Giant Skillet Lemon Sugar Cookie
Nothing makes me more hopeful and more determined (and in some ways, more frustrated) than listening to my 13- and 14-year-old students put on their heavy armor at such a young age. The other day I was grading tests with a few girls in my room during lunch. They had a Taylor Swift song playing in the background and we were chatting about the music video when one of them said wistfully, “She’s so pretty.”
I walk a careful line at this juncture. Even after years of reading, thinking, learning, feeling, it’s still a tightrope.
Taylor Swift is lovely. She’s also extremely thin. I wouldn’t presume to know anything about her health, but it doesn’t matter if she’s healthy or not in this conversation: what matters is that she fits the excruciatingly narrow definition of beauty sold to us by American pop culture and that I had a healthy little person sitting in front of me idealizing that. When I hear those sighing comments, my teacher gears work overtime.
I want them to recognize their attraction to thinness as a construct so they can decide what to do with it. I also want them to recognize that thinness can be healthy, but it’s just one of many healthy, happy body types women have. I don’t want them to arm themselves against one form of body shaming by using another. Instead, I want them to take a step back and see the hamster ball we’re all in — why we push and pull against these things in the first place and who holds the puppet strings of all these conflicting desires. But I also don’t want them to feel bitter or victimized. I want them to feel powerful. If they can see what’s happening, they’re in charge. They can see the man behind the curtain. They can choose to interact with him or they can choose to click their heels and leave anytime they want.
All these gears turn in my head as I’m sorting out just what to say. But before I can really say much, I hear the clang and clamor of them putting on their own armor. They’re discussing amongst themselves:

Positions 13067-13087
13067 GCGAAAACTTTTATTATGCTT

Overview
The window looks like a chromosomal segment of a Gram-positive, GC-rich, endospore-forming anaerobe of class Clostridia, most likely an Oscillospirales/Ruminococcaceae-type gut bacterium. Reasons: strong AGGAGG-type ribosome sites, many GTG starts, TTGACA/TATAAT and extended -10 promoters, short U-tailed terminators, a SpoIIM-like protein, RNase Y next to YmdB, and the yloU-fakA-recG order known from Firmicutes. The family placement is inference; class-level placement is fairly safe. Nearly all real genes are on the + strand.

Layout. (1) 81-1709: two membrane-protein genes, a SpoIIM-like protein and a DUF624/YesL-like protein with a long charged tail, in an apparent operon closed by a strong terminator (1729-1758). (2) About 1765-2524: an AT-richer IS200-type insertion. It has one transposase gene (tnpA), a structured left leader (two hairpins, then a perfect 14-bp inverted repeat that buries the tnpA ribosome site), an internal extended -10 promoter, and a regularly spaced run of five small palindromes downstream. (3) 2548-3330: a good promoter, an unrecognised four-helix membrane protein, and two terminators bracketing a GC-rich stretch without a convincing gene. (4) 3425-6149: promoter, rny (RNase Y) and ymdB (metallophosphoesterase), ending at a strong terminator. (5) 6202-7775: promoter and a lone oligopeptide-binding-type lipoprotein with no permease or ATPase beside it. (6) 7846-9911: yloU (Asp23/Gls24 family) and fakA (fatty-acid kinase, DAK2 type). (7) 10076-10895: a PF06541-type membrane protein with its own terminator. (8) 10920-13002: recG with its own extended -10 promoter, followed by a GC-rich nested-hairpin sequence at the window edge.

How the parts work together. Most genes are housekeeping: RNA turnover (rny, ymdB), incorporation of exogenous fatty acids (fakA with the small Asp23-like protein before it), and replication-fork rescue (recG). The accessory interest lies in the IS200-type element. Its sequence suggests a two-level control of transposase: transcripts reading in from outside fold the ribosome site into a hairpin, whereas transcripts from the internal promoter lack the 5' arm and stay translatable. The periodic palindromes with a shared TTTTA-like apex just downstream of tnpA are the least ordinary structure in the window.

“Really, we shouldn’t work to be thin. We should work to get strong! To get muscles.”
“But it’s okay to be naturally thin.”
“Yeah, it’s okay to be naturally thin. We just shouldn’t try to lose weight.”
“Exercise is to make your heart healthy and to build strength.”
I chime in now and again to encourage, but they’ve almost gotten the last piece of armor nailed down tight all on their own. I have no doubt their diligent mothers, fathers, teachers, sisters, and brothers have been passing them this armor one piece at a time since they were born.
In a week or two we’ll start a project inspired by Sandra Cisneros’s The House on Mango Street and Tree Change Dolls where we’ll examine the media messages that construct our ideas of femininity and masculinity, and then we’ll choose a bit of pop culture to recreate. I hope I’ll pass another little piece of armor to them. I also long for the day when they can remove that armor and know they’re still safe — when we can look out for each other in ways that are affirming of everybody, every body.
One year ago: Coconut Cloud Fruit Dip
Two years ago: Key Lime Pie Cheesecake with Sky-High Meringue
Three years ago: Brie En Croute with Figs & Rosemary
Four years ago: Quick Rosemary, Fig, and Goat Cheese Tarts
Five years ago: Clementine Cake
- 1 cup butter, softened
- 1 1/2 cups sugar
- 1/2 teaspoon vanilla extract
- 1 teaspoon lemon extract
- 1/2 teaspoon almond extract
- 1 tablespoon lemon zest
- 2 eggs
- 2 cups all-purpose flour
- 1 1/2 teaspoons baking soda
- 1 teaspoon salt
- vanilla bean ice cream (for serving)
- Preheat the oven to 350 degrees F. Cream together the butter and sugar in a large bowl until light and fluffy, about 2-3 minutes. Mix in the lemon and almond extracts, zest, and eggs. In a separate medium bowl, whisk together flour, baking soda, and salt. Add the dry ingredients to the wet ingredients in 3 additions, mixing after each until just combined.
- Spread the mixture into a 10-inch skillet sprayed lightly with cooking spray and bake for 30-35 minutes, covering with foil around 25 minutes or so, so it doesn’t get too brown. Remove it when it’s still soft in the center. Let it cool for about 30 minutes before serving with vanilla bean ice cream.